It was a busy weekend in London as some of the top UK and Irish music stars re-recorded the Band Aid classic "Do They Know It's Christmas", now known as the collective Band Aid 20. Since Friday, artists including Sir Paul McCartney, Chris Martin, Justin Hawkins, Keane, Fran Healy of Travis, the Sugababes, Ms Dynamite, Robbie Williams, Dido, The Thrills and Jamelia have been in Sir George Martin's Air Studio re-recording the song which was a hit 20 years ago. Nigel Goodrich is producing.
Some drama erupted as U2 singer Bono wants to get his bono-ness back on legendary line ”Well tonight thank God it’s them, instead of you” after a stellar rendition was laid down by the Darkness' Justin Hawkins. Hawkins said last night, "I did it and I did it better than him. So, his management kicked up a stink. It obviously means a lot to him. It's a valuable line for him, he needs it, so I think he's going to fly back and try again to beat me." Other awkward moments include Sir Paul McCartney, who plays bass guitar on the song, being banned from singing because he was too old, and artist Damien Hirst's CD cover being scrapped because it was too disturbing.
According to NME, Blur’s Damon Albarn, who had previously recorded his part in Gorillaz' mode, was also at the studio. He was there only to serve tea and provide moral support for the people singing. Was Rick Astley busy?
Original co-organizer and current executive producer Sir Bob Geldof said that recording the song again brought back memories of two decades ago stating, "It takes me back to another nice morning 20 years ago. It doesn't feel the same because I didn't know what to anticipate before with all the mayhem and chaos. It would be nice to get the same amount of chaos but now people understand clearly what they're doing and I think that's the difference."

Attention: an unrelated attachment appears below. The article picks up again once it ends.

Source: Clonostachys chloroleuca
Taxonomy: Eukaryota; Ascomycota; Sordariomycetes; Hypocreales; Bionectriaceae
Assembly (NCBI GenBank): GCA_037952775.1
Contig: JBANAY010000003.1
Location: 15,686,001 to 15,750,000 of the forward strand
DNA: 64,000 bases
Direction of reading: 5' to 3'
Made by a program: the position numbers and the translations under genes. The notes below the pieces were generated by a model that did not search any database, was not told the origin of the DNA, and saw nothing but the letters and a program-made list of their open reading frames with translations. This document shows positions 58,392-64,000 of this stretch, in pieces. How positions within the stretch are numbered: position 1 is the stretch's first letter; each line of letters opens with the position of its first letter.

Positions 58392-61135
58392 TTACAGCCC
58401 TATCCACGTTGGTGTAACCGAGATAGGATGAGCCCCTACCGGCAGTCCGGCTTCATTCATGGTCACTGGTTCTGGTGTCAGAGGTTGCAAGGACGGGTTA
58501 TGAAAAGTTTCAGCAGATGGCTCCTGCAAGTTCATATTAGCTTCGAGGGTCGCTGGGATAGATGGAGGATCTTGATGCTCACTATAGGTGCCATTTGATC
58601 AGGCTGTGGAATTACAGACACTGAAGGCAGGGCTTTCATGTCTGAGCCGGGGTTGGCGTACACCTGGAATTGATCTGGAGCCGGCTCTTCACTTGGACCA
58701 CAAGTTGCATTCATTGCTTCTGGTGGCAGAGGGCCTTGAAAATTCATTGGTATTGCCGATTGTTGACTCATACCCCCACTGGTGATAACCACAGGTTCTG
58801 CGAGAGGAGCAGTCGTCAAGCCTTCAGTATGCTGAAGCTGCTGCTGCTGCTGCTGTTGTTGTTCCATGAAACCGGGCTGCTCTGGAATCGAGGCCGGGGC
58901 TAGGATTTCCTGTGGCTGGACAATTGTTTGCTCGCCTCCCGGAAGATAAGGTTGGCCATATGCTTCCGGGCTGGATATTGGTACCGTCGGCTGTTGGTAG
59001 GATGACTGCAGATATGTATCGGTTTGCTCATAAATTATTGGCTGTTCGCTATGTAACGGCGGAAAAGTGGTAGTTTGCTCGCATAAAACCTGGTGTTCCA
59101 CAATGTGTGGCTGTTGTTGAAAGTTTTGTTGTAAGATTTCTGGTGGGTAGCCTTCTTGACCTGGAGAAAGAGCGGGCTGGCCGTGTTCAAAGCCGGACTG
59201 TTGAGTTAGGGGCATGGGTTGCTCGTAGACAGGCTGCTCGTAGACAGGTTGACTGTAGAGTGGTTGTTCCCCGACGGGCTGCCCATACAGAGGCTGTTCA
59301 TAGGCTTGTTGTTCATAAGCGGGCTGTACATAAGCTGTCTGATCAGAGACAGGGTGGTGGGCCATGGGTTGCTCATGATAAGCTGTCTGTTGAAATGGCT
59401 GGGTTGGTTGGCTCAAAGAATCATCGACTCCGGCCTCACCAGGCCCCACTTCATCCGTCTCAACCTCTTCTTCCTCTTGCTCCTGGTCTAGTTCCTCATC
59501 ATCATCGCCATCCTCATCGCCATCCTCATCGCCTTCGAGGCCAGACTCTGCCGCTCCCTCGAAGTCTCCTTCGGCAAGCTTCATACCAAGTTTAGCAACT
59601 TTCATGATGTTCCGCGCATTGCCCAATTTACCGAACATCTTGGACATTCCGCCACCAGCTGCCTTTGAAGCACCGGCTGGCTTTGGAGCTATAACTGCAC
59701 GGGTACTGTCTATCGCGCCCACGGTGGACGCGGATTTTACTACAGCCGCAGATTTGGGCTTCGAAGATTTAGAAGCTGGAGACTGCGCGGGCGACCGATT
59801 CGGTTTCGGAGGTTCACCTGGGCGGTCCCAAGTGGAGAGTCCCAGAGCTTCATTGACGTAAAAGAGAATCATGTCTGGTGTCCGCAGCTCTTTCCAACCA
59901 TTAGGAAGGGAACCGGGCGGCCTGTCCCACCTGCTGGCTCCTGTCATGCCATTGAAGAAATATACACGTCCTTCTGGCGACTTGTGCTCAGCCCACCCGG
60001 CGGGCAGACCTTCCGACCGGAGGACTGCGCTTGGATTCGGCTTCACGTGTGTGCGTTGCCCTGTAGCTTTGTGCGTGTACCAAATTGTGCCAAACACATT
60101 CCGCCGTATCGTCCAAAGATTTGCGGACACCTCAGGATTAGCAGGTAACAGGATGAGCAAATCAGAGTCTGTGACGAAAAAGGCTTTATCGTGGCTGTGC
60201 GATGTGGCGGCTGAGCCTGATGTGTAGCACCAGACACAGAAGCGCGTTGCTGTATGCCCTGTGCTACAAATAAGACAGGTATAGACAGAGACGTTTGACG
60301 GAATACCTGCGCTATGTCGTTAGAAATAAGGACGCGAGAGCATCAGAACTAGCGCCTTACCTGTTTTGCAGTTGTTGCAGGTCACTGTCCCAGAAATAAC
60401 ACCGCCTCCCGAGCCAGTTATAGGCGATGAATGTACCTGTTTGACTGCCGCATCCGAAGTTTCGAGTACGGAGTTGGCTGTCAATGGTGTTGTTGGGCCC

When the video is unveiled on BBC One on Thursday, Madonna will be seen introducing it, as David Bowie did before the original. Madge tells viewers, "Twenty years ago I performed at Live Aid. You saw me and my generation demanding a change. Once again, here we are 20 years later and more people die of hunger in Africa than war and Aids put together. In a world of plenty, it is hard to imagine that there are African children going to bed tonight hungry. Bob Geldof and his friends are here to remind you that none of us can forget. Not ever. Feed the world. I am honoured to introduce Band Aid 20."
With all that goodwill towards men in mind, an anonymous UK record executive has tried to put a £1 million bet on the Band Aid III track reaching Christmas No. 1. Ladbrokes spokesman Warren Lush said, "The customer tried to stake £1 million on Band Aid at odds of 1/5 but we turned down the bet. We offered him the opportunity place a smaller bet but he said it was £1 million or nothing." At 1/5 odds, the million pound bet would have paid out £1.2 million. Not too shabby.
Band Aid 20, which will raise money for famine relief in the Darfur region of Sudan, will be released on November 29 in the UK and "just in time for the holidays" January 11, 2005 in the US.